The M Word

If you asked me

If asked you pick out the heavily anxious child out of a line up, would you be able to? Would you pick

the one slacking off, the one constantly fiddling or perhaps the one no teacher could say anything bad

about? Could you be confident enough in your choice? Maybe there is some conscious vibe we give


I certainly wouldn’t have thought my teachers would have selected me if they’d been asked that

question. Maybe I became used to hiding it under a false smile, God forbid anyone knew what was

constantly racing through my mind. I will always remember when we had to give presentations, even

just the thought of standing in front of my classmates was enough to cause a lump to sit in my throat

and straddle my windpipe. But, of course, “everyone gets nervous talking in front of crowds” and, like

that, it was dismissed. It was almost like I didn’t look anxious enough to fit their box of what anxiety

was or how it presented? What form of anxiety ever fits in a box?! But another kid wobbles their

bottom lip and suddenly they are excused only for them to sit at the back of the room smug and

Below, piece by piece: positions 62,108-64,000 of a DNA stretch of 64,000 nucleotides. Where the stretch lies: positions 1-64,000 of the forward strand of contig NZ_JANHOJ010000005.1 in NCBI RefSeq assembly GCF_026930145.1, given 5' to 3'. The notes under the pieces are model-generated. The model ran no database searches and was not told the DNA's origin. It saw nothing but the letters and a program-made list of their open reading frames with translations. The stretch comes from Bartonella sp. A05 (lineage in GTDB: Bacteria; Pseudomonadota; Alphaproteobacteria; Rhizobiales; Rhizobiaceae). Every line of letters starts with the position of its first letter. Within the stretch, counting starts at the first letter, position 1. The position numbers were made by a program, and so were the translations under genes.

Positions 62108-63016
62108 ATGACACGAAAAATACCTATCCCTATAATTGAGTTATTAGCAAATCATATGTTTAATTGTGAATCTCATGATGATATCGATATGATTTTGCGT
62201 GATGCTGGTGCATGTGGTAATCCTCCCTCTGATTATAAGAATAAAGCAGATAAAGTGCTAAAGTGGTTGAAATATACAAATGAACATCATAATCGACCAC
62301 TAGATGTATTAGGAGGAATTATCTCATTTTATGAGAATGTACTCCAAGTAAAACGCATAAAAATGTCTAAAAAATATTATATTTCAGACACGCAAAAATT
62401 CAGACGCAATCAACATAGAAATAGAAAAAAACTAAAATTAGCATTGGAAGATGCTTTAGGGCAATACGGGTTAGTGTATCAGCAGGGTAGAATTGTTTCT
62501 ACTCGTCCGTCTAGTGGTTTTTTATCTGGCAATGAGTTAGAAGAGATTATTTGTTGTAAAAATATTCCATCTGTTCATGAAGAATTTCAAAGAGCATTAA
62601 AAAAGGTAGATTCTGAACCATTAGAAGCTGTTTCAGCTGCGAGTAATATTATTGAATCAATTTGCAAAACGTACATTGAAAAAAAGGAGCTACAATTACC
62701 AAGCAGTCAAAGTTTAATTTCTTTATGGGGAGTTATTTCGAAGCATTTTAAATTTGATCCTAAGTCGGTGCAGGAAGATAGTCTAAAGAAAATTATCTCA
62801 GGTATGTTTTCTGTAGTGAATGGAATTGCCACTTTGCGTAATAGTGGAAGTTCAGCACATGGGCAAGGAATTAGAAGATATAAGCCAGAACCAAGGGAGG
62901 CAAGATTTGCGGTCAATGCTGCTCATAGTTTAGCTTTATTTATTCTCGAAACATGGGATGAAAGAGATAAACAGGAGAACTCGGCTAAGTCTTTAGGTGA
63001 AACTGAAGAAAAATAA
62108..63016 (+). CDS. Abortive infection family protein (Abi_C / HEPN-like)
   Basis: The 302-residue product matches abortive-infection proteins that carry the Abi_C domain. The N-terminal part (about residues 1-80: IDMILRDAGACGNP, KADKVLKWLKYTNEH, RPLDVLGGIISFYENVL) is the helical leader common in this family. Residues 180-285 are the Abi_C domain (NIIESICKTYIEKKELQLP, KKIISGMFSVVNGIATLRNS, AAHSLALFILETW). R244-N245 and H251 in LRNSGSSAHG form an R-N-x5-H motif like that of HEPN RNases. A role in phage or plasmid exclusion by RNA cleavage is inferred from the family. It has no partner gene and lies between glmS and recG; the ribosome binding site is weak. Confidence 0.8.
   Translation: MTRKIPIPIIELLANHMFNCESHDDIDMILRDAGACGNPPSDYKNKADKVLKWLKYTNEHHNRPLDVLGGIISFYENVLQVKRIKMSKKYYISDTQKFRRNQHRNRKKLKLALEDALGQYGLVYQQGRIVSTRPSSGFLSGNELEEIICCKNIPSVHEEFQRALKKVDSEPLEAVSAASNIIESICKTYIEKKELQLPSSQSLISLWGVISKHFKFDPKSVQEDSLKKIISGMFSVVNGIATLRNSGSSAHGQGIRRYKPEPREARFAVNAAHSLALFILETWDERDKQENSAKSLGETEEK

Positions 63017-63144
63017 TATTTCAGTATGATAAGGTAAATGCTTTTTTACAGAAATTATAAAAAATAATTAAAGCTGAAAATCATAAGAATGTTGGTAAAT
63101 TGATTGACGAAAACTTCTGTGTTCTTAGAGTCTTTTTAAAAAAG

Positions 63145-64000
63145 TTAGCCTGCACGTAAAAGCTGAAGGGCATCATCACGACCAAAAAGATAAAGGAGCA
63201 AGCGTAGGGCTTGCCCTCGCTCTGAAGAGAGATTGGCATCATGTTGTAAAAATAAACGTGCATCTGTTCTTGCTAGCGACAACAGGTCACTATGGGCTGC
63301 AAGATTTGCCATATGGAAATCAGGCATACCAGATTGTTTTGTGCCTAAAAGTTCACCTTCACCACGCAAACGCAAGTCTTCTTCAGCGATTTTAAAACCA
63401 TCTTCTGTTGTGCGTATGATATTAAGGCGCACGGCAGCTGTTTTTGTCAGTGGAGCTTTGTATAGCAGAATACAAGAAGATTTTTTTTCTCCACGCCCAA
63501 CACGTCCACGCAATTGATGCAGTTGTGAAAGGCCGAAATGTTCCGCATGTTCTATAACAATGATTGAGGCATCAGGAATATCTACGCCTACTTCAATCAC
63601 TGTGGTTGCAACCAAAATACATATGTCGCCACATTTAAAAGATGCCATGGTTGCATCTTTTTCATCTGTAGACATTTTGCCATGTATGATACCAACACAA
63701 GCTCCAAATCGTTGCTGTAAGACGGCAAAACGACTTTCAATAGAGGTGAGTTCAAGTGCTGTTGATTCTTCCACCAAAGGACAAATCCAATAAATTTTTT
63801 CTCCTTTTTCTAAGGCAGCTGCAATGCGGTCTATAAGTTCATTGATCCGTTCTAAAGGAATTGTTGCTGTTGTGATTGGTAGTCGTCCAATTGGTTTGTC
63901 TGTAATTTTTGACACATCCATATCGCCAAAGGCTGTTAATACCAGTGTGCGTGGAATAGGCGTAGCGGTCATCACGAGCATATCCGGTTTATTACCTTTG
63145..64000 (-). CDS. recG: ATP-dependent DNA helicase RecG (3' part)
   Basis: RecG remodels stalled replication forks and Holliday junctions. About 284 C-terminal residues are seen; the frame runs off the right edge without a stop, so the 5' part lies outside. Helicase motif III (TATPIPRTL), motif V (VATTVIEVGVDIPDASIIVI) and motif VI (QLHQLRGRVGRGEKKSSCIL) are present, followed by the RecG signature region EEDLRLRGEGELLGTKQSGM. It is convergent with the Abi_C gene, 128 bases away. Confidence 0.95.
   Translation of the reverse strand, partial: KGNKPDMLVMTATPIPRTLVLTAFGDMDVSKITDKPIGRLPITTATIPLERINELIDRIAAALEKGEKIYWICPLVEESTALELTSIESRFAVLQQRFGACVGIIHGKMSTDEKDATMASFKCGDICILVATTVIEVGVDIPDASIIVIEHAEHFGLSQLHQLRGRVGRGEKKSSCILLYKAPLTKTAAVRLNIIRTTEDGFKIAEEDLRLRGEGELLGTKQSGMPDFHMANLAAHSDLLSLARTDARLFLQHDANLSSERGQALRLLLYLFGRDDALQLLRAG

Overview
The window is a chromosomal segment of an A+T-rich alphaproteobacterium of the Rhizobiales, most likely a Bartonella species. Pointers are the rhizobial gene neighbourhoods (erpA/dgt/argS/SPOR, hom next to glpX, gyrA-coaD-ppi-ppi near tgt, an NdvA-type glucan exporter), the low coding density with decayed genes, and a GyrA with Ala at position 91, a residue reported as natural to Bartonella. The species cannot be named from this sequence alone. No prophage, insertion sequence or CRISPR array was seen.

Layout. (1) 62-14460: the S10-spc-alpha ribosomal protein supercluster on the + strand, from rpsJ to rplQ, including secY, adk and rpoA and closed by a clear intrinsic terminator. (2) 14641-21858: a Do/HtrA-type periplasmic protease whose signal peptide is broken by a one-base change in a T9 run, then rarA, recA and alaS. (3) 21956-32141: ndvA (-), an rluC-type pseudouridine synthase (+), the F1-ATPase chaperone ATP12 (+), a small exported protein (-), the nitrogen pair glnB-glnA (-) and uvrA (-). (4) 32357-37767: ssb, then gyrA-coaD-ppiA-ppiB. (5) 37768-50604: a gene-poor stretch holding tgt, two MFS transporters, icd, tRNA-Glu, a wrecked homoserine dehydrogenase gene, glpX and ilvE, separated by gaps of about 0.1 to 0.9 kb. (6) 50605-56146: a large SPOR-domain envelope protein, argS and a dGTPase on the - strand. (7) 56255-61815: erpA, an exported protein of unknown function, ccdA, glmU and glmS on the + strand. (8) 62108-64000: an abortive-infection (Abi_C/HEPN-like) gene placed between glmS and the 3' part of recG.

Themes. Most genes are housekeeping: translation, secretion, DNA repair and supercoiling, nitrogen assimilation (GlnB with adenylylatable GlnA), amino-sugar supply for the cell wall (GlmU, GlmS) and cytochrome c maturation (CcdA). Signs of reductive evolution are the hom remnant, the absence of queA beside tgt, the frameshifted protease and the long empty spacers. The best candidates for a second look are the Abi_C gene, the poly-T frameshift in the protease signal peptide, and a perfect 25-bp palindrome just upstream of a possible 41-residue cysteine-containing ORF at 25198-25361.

boasting about how they didn’t have to do the presentation.

Should I be pleased or even proud that I could hide this anxiety that would eat away at me? That I

could appear normal? Had this morning’s breakdown not happened? I was Yasmin. The student who

was always smiling, always polite and always got on with things. It’s like I’d been placed on this

pedestal where I could NOT fail, and, even if I teetered near the edge, the look of disappointment

would turn me into a statue almost immediately. There is nothing worse than trying to keep the

plates spinning when all you want to do is run away and hide.

The thing is they didn’t know the struggle it took to get to school that morning. The words of

encouragement from my Mum in the car as the knots started building, creating an almost agonizing

atmosphere, or when I would stand on the train platform having a battle with myself just to get

myself moving to just show up.

School Anxiety is on a whole ‘nother level. It’s like drowning in a sea of people, but you’re not even

part of the crowd. There’s them, and then there’s you. Like lay lines constantly running parallel to

each other, but never touching.